Screenwriters Dan Gregor, Doug Mand, and Gaghan, working from a story by Thomas Shepherd, frequently go off-book in order to sketch their refurbished tale, borrowing only a waft of inspiration from the novels’ versions of Dolittle and Stubbins. It’s a shame that same level of evolving design wasn’t applied to the new characters. The women in Dolittle’s world demonstrate tenacity of spirit, but only to a limited degree: One of them is dead for the exclusive purpose of aiding two male characters’ arcs, and the other gumption-fueled gal is left at home while the men adventure, satisfying traditionally feminine domestic constructs (nursing her ailing mother). Such faintly sexist leanings are slightly forgivable when the narrative is peppered with healthy sentiments about how to handle grief, anxiety, and disability, as well as the values of being vulnerable with each other and kind to animals. Still, those messages are garbled in execution and lack the proper breathing room to make them impactful on the characters for more than a few seconds when conveniently utilized.
Despite the good the picture attempts to put into the universe, there’s much more that drags it down. The sheer volume of crass flatulence jokes and routines involving animal nether regions should get youngsters in the audience laughing, but will just as assuredly make the grownups groan. Once the film wears out jokes with dog Jip (voiced by Tom Holland), discussing butts and scooting on the floor, you’d think the film would’ve reached its capacity. But no, there’s still more in store, as the film stoops to include a disgruntled tiger (Ralph Fiennes) getting kicked in the crotch and a dragon (Frances de la Tour) getting an enema.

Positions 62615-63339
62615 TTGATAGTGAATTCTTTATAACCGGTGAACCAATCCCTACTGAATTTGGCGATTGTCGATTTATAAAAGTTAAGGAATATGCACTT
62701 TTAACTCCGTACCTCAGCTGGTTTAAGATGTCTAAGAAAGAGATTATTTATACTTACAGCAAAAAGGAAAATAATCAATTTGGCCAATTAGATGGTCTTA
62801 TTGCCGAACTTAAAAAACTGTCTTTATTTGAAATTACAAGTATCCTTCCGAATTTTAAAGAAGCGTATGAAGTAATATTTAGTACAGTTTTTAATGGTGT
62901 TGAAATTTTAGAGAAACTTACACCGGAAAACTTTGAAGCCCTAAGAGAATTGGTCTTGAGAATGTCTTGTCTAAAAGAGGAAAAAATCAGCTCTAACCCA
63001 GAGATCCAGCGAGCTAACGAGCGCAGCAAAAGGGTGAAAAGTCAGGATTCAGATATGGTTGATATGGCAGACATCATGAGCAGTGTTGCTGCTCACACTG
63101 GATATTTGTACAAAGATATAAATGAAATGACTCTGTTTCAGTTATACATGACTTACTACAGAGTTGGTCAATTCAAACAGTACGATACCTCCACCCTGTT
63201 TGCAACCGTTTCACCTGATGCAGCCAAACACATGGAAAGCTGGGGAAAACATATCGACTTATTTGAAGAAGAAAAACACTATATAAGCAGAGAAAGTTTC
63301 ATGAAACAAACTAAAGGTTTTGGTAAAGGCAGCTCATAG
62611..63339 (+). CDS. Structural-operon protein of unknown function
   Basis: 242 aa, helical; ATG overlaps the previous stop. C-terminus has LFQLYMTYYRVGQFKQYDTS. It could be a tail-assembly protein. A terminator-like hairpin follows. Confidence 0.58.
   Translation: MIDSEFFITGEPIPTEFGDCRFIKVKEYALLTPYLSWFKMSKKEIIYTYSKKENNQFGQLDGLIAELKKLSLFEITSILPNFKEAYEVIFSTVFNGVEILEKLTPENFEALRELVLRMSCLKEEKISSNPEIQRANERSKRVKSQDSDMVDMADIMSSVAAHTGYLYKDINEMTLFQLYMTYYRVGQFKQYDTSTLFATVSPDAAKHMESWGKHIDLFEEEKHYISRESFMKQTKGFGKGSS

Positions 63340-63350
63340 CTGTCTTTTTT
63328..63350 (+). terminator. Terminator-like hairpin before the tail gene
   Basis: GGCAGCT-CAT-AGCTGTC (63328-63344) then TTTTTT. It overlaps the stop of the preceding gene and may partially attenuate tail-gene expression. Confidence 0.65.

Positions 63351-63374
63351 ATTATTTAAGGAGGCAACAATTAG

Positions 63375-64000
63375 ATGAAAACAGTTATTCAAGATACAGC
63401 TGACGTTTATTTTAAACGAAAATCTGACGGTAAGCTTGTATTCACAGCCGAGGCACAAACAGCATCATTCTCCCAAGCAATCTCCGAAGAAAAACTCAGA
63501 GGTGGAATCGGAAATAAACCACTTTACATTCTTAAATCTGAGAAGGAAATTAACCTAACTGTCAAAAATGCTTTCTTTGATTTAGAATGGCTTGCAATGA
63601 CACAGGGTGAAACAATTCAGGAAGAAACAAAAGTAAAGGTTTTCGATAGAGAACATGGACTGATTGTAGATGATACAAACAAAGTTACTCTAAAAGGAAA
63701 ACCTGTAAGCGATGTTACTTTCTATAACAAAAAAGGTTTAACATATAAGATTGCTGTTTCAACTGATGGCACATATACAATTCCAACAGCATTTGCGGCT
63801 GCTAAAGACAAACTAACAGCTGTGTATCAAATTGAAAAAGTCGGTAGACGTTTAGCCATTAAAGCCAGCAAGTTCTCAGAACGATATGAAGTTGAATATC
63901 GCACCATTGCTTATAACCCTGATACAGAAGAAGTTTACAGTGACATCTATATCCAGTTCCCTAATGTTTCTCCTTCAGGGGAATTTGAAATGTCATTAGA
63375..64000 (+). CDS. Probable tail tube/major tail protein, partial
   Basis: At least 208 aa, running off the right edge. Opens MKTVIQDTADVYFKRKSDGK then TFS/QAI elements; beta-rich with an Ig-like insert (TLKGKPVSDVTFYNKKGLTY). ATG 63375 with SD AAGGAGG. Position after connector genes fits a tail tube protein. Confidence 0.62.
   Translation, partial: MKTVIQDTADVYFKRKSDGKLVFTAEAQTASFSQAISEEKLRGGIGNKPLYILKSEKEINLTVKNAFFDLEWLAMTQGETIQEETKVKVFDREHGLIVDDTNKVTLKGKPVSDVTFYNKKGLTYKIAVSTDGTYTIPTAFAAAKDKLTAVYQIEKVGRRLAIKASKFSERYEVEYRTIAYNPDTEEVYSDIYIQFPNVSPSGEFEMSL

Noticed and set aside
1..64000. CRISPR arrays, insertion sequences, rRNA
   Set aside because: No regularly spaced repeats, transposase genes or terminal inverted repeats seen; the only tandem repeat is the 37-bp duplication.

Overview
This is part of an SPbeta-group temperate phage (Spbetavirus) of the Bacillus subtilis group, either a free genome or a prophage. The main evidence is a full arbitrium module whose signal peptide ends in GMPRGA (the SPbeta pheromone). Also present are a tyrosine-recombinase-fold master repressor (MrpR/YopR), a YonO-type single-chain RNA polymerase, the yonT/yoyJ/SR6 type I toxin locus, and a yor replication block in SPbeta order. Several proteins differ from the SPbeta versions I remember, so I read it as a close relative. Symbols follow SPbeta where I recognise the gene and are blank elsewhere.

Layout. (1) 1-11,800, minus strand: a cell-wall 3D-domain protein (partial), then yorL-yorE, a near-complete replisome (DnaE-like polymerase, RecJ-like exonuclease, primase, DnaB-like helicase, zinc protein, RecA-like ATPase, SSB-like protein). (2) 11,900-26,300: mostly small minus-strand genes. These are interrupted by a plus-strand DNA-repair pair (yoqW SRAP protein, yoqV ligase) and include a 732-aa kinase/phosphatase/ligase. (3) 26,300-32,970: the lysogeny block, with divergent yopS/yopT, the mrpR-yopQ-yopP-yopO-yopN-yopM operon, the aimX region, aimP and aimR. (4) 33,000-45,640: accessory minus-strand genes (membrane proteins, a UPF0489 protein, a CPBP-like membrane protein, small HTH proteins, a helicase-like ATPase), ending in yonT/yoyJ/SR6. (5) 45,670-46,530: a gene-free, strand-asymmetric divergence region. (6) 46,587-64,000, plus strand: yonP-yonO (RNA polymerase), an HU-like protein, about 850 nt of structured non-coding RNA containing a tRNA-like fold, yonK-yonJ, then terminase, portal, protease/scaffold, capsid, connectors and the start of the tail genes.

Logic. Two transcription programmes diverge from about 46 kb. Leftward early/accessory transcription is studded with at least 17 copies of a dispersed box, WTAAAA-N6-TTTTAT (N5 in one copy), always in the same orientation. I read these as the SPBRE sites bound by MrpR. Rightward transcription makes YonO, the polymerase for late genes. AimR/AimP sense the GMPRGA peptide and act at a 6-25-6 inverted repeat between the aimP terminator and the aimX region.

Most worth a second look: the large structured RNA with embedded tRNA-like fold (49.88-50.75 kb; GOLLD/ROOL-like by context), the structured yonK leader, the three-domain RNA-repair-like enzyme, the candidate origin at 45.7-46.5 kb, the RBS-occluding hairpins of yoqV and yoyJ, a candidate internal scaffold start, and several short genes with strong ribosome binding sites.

The movie’s elaborate — and, ultimately, repetitive — Rube Goldberg-inspired action sequences might have been more effective if streamlined, while the absurdist humor to be found in these moments is frequently undercut in favor of garish, pratfall-adjacent shenanigans. Editor Craig Alpert cuts away too quickly from a bit between rebellious fox Tutu (Marion Cotillard) and brave giraffe Betsy (Selena Gomez) about how they’ll cover up Stubbins’ death if he doesn’t make it onto Dolittle’s ship, one of many moments drowned out by Danny Elfman’s overbearing score. Plus, the anachronistic dialogue from polar bear Yoshi (John Cena, who says “bro” a bunch) and an octopus who spews “snitches get stitches” clash with the immersive Victorian-era world the filmmakers have crafted.
All these misfired attempts at humor serve to dampen Downey’s innate magnetism — so strikingly evident in his revival of the “Sherlock Holmes” franchise — which is completely lost in this back-to-the-book reboot. The compelling nuance of Dolittle facing his crippling sorrow yields little emotional wallop. And while one can make excuses for the non-uniformity of all those voiceover accents, seeing as how the animals hail from all over the globe, it’s a puzzle trying to figure out Downey’s mush-mouthed Welsh accent. Considering that Dolittle’s signature is the fact he can talk to animals, it’s a puzzle why Downey’s performance sounds as if it were entirely looped in ADR. Now that the rights to Lofting’s novels have lapsed, this surely won’t be Hollywood’s last Dolittle adaptation. Let’s just hope whoever follows can write the right prescription, balancing between humor and heart to deliver a doctor worth celebrating.